Tibet conjures up images of a mystic land. Snow-capped mountain peaks pierce the blue sky and fierce chilly winds sweep the rolling grasslands. Maroon-robed Buddhist monks pray in remote monasteries and sturdy horsemen pound the rugged earth. People in this high plateau perform punishing rituals like prostrating hundreds of miles in tattered clothes on pilgrimage. Spirits, spells and flying apparitions are part of the Tibetan world. In short, Tibet remains an exotic. Such images are largely the result of books by Western travellers and explorers in the last century, which helped in keeping the mystique alive. And when the Communist rulers took over Tibet in the 1950s and began ______ Chinese language and culture on the people, Tibet's own history started to recede in the background. Thus, the only books available in English to Tsering Wangmo Dhompa as a young girl growing up in India and Nepal as a refugee were those written by Westerners, and so she came to view the country as a forbidden land, a place where fantasy and fable collaborated against a dramatic backdrop of mountains, black magic and people with strange customs and appearances.

  • A implementing
  • B evading
  • C imposing
  • D experimenting

Question - 4

Tibet conjures up images of a mystic land. Snow-capped mountain peaks pierce the blue sky and fierce chilly winds sweep the rolling grasslands. Maroon-robed Buddhist monks pray in remote monasteries and sturdy horsemen pound the rugged earth. People in this high plateau perform punishing rituals like prostrating hundreds of miles in tattered clothes on pilgrimage. Spirits, spells and flying apparitions are part of the Tibetan world. In short, Tibet remains an exotic. Such images are largely the result of books by Western travellers and explorers in the last century, which helped in keeping the mystique alive. And when the Communist rulers took over Tibet in the 1950s and began imposing Chinese language and culture on the people, Tibet's own history started to ______ in the background. Thus, the only books available in English to Tsering Wangmo Dhompa as a young girl growing up in India and Nepal as a refugee were those written by Westerners, and so she came to view the country as a forbidden land, a place where fantasy and fable collaborated against a dramatic backdrop of mountains, black magic and people with strange customs and appearances.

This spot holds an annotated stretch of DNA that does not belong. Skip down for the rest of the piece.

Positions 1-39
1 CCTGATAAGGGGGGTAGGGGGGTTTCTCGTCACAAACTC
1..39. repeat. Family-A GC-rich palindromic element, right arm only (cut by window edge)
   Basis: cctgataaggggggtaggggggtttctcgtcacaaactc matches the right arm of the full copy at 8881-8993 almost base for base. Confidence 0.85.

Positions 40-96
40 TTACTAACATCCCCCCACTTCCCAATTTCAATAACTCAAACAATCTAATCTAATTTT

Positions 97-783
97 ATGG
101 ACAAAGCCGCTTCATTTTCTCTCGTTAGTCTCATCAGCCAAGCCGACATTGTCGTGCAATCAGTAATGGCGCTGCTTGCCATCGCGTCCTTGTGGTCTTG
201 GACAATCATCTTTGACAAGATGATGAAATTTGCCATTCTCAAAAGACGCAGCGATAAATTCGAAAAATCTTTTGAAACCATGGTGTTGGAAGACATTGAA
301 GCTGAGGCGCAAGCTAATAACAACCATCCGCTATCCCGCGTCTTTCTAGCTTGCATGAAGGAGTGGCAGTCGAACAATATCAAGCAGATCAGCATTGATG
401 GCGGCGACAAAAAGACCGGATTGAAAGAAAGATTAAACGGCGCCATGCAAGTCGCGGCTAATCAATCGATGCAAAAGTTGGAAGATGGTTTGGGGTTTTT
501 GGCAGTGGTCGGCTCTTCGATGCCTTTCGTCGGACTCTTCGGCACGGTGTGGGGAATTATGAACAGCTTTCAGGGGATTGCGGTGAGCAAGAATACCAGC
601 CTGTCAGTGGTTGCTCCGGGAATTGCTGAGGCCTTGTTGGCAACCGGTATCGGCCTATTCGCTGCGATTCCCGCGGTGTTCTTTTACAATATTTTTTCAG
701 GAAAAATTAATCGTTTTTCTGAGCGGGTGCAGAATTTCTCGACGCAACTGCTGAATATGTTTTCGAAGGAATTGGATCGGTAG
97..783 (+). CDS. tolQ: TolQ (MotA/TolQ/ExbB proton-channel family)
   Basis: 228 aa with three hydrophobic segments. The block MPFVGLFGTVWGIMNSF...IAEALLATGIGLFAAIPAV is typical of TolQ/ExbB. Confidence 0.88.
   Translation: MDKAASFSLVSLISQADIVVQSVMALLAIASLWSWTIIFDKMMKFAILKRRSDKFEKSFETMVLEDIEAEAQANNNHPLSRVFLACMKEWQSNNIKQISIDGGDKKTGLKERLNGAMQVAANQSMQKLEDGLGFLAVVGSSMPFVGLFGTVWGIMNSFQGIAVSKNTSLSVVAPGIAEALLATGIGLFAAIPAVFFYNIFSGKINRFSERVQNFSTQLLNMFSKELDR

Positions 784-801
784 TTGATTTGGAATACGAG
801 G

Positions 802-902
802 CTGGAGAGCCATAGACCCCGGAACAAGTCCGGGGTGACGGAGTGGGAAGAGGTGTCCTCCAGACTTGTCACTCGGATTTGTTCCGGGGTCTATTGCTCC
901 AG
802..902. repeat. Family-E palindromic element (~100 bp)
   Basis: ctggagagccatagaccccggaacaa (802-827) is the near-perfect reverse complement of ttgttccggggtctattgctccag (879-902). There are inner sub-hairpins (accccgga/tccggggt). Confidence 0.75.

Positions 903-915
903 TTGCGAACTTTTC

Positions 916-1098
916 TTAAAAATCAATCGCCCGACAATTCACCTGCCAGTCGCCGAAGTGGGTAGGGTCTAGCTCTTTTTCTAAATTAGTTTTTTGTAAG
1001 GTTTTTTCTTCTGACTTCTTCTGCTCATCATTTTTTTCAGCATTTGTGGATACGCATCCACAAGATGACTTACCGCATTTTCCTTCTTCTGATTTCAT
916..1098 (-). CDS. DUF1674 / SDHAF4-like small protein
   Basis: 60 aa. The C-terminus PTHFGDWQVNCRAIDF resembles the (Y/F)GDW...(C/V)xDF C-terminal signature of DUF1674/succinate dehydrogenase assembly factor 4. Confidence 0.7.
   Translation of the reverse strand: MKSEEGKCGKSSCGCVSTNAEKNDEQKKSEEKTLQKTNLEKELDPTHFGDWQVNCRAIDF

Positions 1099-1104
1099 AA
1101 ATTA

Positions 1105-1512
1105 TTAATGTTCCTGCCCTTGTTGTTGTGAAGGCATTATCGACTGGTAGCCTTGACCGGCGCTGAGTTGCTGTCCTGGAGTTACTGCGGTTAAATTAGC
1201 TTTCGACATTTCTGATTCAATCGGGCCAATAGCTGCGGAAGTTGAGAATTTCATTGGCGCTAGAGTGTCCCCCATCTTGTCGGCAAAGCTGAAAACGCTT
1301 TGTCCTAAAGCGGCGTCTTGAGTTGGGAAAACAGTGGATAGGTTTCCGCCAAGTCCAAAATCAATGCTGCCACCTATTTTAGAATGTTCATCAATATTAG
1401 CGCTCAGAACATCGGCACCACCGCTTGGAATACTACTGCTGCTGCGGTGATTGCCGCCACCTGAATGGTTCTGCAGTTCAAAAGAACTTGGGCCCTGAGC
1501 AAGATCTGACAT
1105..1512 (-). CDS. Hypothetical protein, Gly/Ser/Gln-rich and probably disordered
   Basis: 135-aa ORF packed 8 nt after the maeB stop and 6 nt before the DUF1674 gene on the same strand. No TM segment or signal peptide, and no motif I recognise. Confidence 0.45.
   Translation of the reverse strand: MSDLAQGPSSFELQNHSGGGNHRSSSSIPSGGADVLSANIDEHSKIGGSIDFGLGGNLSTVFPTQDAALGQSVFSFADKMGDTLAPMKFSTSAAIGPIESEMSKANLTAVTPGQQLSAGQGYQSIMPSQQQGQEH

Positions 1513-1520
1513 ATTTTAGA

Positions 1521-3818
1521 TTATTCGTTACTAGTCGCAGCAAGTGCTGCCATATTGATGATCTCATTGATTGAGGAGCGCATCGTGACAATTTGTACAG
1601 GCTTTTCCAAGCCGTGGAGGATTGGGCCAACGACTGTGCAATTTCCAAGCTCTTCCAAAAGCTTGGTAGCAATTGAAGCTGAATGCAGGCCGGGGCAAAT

• A amplify
  • B stretch
  • C die
  • D recede

Question - 5